Monday, March 08, 2004

Devil's Bargain

"And lastly, what is the deal with the Truman Waterfront? Someone spent 20 grand to let us know that, once again, condos are the answer. Will we be "hoodwinked again?" I hope not.

And what about the Village? It goes without saying that the heart and soul of Bahama Village is in the cross hairs. Where will the lifelong residents go? Does anyone care? It must be a scary feeling to watch your neighborhood being sucked away by people just looking to turn a buck.

When will the people of Key West grow tired of being overrun? The island is trampled by cruise ship tourists six days a week and jets roar in and out of town as our quality of life continues to circle the bowl."


Rob O'Neal is a photographer for the Key West Citizen, and writes an occasional Keys Life column for the paper. The above is from his most recent column.

A few years ago, soon after I got to know him a little, Captain Outrageous loaned me his copy of the book "Devil's Bargain: Tourism in the Twentieth-Century American West". It was soon after the Captain and a couple of dozen other long-term citizens had been bulldozed out of their small trailer park homes on Greene Street to make room for another pay-to-park lot next to the Conch Republic Seafood Company restaurant and bar. (Another victim was Kermit, the Key Lime Shop chef.)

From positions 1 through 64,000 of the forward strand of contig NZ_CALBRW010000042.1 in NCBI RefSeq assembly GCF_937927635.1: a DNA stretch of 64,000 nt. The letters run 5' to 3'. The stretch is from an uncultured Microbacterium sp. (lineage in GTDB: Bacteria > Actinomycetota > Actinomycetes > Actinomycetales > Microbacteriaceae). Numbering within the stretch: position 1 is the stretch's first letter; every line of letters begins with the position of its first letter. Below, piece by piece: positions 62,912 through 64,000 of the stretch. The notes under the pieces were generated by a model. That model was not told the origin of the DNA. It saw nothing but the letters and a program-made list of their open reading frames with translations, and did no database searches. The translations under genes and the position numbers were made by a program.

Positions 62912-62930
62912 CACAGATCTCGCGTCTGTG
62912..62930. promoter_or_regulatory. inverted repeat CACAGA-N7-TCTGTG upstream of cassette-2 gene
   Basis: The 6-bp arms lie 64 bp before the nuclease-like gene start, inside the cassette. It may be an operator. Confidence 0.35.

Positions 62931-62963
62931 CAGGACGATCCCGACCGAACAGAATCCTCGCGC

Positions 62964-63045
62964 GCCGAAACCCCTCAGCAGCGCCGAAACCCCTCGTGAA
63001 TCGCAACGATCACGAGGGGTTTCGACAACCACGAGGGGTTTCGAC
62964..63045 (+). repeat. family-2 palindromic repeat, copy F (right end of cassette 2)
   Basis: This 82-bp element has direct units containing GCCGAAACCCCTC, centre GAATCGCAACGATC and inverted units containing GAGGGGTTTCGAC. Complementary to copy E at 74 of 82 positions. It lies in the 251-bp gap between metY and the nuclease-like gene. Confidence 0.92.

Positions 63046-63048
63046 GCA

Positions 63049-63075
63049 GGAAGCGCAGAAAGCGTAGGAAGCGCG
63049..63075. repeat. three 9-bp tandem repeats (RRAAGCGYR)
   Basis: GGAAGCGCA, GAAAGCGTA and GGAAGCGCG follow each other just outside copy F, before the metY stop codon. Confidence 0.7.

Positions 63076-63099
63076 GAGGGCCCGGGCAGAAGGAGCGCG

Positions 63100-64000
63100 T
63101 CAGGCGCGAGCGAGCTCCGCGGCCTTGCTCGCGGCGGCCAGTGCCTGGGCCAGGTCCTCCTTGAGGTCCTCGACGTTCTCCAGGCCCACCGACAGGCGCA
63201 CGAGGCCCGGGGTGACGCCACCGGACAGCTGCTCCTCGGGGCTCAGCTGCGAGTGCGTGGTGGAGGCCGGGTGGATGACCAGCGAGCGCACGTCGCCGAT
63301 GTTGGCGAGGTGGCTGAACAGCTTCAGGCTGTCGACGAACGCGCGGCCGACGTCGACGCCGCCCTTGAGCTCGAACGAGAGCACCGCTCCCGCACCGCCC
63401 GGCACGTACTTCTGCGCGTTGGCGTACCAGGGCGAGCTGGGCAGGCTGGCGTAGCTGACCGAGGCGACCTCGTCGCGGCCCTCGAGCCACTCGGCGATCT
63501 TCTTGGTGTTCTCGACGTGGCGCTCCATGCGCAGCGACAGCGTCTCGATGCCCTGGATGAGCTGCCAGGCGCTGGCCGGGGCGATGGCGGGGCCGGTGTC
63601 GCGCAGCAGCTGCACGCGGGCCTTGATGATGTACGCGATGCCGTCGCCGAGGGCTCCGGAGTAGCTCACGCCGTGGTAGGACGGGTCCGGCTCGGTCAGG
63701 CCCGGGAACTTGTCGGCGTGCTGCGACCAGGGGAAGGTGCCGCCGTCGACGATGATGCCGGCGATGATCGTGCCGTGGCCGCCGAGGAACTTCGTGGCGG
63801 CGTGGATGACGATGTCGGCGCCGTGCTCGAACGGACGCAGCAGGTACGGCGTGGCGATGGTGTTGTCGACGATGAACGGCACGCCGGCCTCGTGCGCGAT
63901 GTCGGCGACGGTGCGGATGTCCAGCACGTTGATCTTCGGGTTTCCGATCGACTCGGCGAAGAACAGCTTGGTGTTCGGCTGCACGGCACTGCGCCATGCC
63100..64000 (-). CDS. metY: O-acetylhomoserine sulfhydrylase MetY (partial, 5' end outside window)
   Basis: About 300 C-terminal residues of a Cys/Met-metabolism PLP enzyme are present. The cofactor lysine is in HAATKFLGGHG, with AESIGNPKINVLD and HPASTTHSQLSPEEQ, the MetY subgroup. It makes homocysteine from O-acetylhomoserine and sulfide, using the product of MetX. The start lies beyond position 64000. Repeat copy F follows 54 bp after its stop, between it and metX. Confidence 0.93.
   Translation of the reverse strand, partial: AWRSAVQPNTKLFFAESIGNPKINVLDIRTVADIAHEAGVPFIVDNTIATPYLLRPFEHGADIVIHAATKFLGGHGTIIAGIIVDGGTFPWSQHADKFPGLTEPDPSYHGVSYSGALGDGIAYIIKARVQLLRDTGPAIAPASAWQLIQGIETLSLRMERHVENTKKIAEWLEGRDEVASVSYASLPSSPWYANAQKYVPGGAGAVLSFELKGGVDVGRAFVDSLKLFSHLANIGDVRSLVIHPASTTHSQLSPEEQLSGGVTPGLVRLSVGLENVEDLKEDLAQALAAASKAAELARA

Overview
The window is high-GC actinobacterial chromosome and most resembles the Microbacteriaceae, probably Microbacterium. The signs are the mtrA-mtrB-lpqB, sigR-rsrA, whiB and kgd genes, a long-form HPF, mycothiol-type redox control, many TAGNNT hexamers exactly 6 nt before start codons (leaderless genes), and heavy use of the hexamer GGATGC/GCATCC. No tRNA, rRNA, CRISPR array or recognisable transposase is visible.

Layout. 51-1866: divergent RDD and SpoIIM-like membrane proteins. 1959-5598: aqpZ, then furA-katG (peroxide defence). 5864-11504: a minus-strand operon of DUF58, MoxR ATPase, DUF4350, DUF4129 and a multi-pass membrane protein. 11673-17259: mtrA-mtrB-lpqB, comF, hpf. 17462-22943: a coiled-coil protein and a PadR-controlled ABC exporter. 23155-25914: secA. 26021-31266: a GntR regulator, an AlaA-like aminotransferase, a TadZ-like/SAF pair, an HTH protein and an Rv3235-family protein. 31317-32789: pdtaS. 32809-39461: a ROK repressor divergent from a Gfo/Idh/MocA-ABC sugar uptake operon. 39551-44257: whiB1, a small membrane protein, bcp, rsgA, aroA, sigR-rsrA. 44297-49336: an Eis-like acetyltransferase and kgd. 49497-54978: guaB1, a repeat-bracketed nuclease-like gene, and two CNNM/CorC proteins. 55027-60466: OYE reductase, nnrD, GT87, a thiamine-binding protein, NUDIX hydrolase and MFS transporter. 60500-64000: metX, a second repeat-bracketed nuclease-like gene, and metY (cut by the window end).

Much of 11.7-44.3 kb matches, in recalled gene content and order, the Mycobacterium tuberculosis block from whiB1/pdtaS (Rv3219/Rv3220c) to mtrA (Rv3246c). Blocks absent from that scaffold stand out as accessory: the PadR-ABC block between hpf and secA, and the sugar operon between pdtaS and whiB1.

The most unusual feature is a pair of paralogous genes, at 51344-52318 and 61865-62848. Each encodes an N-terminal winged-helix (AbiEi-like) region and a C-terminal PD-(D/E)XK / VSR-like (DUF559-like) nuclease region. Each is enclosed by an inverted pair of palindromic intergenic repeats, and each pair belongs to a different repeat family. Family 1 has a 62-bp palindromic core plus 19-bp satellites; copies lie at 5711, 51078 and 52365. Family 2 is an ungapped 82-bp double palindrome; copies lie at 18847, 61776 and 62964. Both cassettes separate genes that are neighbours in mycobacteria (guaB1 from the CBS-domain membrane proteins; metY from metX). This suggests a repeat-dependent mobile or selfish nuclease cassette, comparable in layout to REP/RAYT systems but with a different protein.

The author, Hal K. Rothman, "traces the history of Western tourism from the late 19th century to the present, exploring in comprehensive and eminently readable detail the ways in which the tourist industry has shaped communities as diverse as Santa Fe, Aspen and Las Vegas. Each has been transformed from a small, obscure town to a mythic destination, he argues, often leaving local residents trapped inside the myth that the tourists' imagination creates." (Emphasis added.)

Few, I think, have any wish for Key West to go back to the sleepy fishing village I first saw in 1958 on a brief refueling stop aboard the USS Wagner, on our way to Guantanamo Bay Naval Base -- nor is that even possible. Many, on the other hand, are worried that all vestiges of the magical qualities of our Key West are being submerged in the interests of those who want to see more and more feet on the street, fools on stools, and bottoms in beds.

Balance is what is needed for a sustainable tourist economy else, as Yogi Berra once said, "Nobody goes there any more. It's too crowded."

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